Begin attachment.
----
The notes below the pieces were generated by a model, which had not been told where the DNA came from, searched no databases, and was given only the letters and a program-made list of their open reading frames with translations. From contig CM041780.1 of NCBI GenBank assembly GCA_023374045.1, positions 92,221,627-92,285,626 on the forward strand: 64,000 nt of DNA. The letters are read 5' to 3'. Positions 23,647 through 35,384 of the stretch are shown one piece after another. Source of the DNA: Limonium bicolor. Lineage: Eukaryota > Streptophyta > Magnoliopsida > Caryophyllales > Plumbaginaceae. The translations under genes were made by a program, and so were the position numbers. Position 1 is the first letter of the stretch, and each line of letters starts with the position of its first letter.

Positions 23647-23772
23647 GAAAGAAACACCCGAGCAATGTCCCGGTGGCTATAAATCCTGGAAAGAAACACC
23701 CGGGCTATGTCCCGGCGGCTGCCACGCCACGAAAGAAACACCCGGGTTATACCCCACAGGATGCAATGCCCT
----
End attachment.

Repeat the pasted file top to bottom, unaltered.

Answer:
The notes below the pieces were generated by a model, which had not been told where the DNA came from, searched no databases, and was given only the letters and a program-made list of their open reading frames with translations. From contig CM041780.1 of NCBI GenBank assembly GCA_023374045.1, positions 92,221,627-92,285,626 on the forward strand: 64,000 nt of DNA. The letters are read 5' to 3'. Positions 23,647 through 35,384 of the stretch are shown one piece after another. Source of the DNA: Limonium bicolor. Lineage: Eukaryota > Streptophyta > Magnoliopsida > Caryophyllales > Plumbaginaceae. The translations under genes were made by a program, and so were the position numbers. Position 1 is the first letter of the stretch, and each line of letters starts with the position of its first letter.

Positions 23647-23772
23647 GAAAGAAACACCCGAGCAATGTCCCGGTGGCTATAAATCCTGGAAAGAAACACC
23701 CGGGCTATGTCCCGGCGGCTGCCACGCCACGAAAGAAACACCCGGGTTATACCCCACAGGATGCAATGCCCT